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Ibuprofen exposure in early neonatal life does not affect renal function in young adolescence
  1. Anke Raaijmakers1,2,
  2. Zhen-Yu Zhang1,2,3,
  3. Elena Levtchenko1,
  4. Sinno HP Simons4,
  5. Nicholas Cauwenberghs3,
  6. Lambertus P van den Heuvel2,
  7. Lotte Jacobs3,
  8. Jan A Staessen3,5,
  9. Karel Allegaert2,4,6
  1. 1 Department of Pediatrics and Neonatology, University Hospitals Leuven, Leuven, Belgium
  2. 2 KU Leuven Department of Development and Regeneration, University of Leuven, Leuven, Belgium
  3. 3 Research Unit Hypertension and Cardiovascular Epidemiology, KU Leuven Department of Cardiovascular Sciences, University of Leuven, Leuven, Belgium
  4. 4 Department of Pediatrics, Division of Neonatology, Erasmus MC Sophia Children’s Hospital, Rotterdam, The Netherlands
  5. 5 R&D Group VitaK, Maastricht University, Maastricht, The Netherlands
  6. 6 Intensive Care and Department of Pediatric Surgery, Erasmus Medical Center Sophia Children’s Hospital, Rotterdam, The Netherlands
  1. Correspondence to Dr Karel Allegaert, Department of Development and Regeneration, Herestraat 49, 3000 Leuven, KU Leuven, Belgium; karel.allegaert{at}


Introduction Ibuprofen exposure results in acute transient renal dysfunction in preterm neonates, but we are unaware of data on long-term renal safety.

Methods In a previously studied cohort of extreme low birth weight (ELBW, <1000 g) cases, the PREMATurity as predictor of children’s Cardiovascular-renal Health study generated data on renal function (renal length, estimated glomerular filtration rate based on cystatin C (eGFRcysC) at the age of 11 years. This data set in 93 ELBW cases may also generate data on long-term drug safety on ibuprofen. In this post hoc analysis, we linked markers of renal function in young adolescence in ELBW cases with their perinatal (prenatal maternal, setting at birth, treatment modalities including drug prescription during neonatal stay, neonatal creatinine values, postdischarge growth) characteristics, including but not limited to ibuprofen exposure during neonatal stay.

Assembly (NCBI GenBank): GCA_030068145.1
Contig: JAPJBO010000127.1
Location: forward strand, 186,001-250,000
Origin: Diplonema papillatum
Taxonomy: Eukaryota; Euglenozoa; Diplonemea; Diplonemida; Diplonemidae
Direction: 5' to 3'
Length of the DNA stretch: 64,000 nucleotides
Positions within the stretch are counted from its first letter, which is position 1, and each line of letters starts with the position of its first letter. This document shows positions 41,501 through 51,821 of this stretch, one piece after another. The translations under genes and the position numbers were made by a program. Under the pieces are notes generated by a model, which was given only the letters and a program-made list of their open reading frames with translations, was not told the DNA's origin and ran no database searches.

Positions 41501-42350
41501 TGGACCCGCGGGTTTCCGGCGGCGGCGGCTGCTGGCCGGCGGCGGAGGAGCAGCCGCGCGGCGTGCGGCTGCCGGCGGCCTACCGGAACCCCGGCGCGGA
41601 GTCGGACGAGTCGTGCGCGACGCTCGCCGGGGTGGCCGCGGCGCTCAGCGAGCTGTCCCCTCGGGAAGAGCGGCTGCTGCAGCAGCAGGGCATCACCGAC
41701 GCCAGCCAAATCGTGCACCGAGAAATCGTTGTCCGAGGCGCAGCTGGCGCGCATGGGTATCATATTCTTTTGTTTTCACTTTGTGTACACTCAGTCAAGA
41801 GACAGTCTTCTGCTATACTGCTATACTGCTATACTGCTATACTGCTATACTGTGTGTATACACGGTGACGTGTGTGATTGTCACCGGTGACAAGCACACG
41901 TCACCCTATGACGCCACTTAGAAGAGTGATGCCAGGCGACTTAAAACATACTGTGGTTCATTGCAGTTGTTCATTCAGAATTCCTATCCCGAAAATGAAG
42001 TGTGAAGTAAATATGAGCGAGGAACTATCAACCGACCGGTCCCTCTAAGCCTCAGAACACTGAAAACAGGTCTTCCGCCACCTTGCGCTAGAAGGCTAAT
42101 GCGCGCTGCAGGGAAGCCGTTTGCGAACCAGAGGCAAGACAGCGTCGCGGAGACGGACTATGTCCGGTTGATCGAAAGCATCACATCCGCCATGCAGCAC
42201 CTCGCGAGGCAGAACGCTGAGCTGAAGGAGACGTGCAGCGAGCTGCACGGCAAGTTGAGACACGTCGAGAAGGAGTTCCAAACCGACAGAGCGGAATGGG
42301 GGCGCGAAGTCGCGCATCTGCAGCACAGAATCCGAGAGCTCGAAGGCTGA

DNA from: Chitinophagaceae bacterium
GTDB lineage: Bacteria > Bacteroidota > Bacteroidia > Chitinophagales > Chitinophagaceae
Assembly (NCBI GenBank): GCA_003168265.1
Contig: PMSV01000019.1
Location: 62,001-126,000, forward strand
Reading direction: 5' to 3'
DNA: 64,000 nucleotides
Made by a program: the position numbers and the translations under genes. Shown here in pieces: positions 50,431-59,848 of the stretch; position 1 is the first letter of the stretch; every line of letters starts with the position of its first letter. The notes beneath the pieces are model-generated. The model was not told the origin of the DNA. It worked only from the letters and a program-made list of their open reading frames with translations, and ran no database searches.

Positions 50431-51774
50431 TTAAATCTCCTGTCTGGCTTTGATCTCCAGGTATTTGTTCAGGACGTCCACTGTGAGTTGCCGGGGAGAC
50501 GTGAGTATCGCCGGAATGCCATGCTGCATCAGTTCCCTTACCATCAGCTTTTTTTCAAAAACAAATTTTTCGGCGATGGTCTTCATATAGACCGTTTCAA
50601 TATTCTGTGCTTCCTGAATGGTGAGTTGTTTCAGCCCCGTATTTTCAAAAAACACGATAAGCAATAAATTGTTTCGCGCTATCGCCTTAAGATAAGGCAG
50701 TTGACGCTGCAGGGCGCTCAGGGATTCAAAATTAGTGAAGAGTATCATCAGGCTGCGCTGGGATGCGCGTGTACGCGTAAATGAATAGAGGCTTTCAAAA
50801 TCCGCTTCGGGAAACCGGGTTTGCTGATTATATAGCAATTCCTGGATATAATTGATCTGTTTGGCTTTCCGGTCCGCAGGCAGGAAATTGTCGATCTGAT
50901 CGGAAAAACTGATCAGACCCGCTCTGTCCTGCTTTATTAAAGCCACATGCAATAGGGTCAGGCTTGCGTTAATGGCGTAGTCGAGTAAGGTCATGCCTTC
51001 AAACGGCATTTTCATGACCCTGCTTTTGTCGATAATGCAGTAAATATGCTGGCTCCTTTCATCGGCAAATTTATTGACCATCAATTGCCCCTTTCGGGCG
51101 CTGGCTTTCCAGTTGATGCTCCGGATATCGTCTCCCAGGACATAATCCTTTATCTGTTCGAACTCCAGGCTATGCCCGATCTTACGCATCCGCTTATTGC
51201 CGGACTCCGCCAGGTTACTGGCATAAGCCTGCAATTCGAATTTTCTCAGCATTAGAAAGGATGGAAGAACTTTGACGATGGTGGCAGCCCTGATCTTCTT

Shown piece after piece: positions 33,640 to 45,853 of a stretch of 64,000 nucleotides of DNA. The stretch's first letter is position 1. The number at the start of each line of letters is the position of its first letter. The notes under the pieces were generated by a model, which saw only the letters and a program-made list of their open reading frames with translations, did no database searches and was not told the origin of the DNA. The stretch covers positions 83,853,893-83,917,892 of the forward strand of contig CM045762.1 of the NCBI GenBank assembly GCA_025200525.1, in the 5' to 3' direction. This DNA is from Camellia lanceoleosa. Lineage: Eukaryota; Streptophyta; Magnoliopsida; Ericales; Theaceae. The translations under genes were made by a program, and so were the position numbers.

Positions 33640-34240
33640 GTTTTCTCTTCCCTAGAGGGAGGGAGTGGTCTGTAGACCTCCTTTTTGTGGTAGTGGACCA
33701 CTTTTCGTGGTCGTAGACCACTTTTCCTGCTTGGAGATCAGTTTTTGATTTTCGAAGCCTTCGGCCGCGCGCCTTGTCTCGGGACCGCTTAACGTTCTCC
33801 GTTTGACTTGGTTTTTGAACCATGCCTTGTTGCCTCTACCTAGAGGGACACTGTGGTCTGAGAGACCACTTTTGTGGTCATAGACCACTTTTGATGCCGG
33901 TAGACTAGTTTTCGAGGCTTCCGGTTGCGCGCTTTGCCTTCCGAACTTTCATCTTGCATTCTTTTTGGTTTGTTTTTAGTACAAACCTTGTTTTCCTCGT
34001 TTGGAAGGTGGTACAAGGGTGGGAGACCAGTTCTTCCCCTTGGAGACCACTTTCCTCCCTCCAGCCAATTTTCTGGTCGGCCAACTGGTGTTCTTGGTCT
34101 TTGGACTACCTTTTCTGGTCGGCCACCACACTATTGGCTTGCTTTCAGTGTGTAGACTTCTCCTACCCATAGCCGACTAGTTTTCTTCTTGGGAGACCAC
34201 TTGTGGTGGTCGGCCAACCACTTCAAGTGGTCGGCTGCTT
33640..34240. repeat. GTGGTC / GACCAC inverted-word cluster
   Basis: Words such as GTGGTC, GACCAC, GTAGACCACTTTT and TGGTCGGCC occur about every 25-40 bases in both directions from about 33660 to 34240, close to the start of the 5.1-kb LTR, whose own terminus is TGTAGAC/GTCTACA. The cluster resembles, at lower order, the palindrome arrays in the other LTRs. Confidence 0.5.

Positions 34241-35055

Results Ibuprofen exposure was not associated with significant differences in renal length or eGFRcysC. Moreover, we were unable to identify any other risk factor (perinatal characteristics, postnatal creatinine trends, postdischarge growth) on renal outcome in this cohort.

Conclusions Neonatal exposure to ibuprofen did not affect renal function. Larger studies are needed to explore the confounders of variability in renal function in former ELBW cases. This matters since ELBW relates to risk for hypertension, cardiovascular events and renal disease in later life and identification of risk factors holds the promise of secondary prevention.

Trial registration number NCT02147457.

  • Cystatin C
  • drug safety
  • ibuprofen
  • preterm

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  • JAS and KA contributed equally.

  • Contributors AR developed the study protocol, contributed to data collection, data analysis, interpreting and writing, ZYZ, NC and LJ contributed to data collection, data analysis, interpreting and writing, EL, SS and LPH contributed to writing and interpreting of the study. JAS and KA were the coordinators of the study, including advices on study protocol, data collection, data analysis, interpreting and writing. All authors agreed on the final version of the paper.

  • Funding This research is supported by the Agency for Innovation, Science and Technology in Flanders (IWT) through the SAFEPEDRUG project (IWT/SBO 120033).

  • Competing interests None declared.

  • Patient consent Parental/guardian consent obtained.

  • Ethics approval The study was conducted in accordance with the Helsinki declaration for investigations in human subjects. The Ethics Committee of the University Hospitals Leuven (Belgium) approved the study.

  • Provenance and peer review Not commissioned; externally peer reviewed.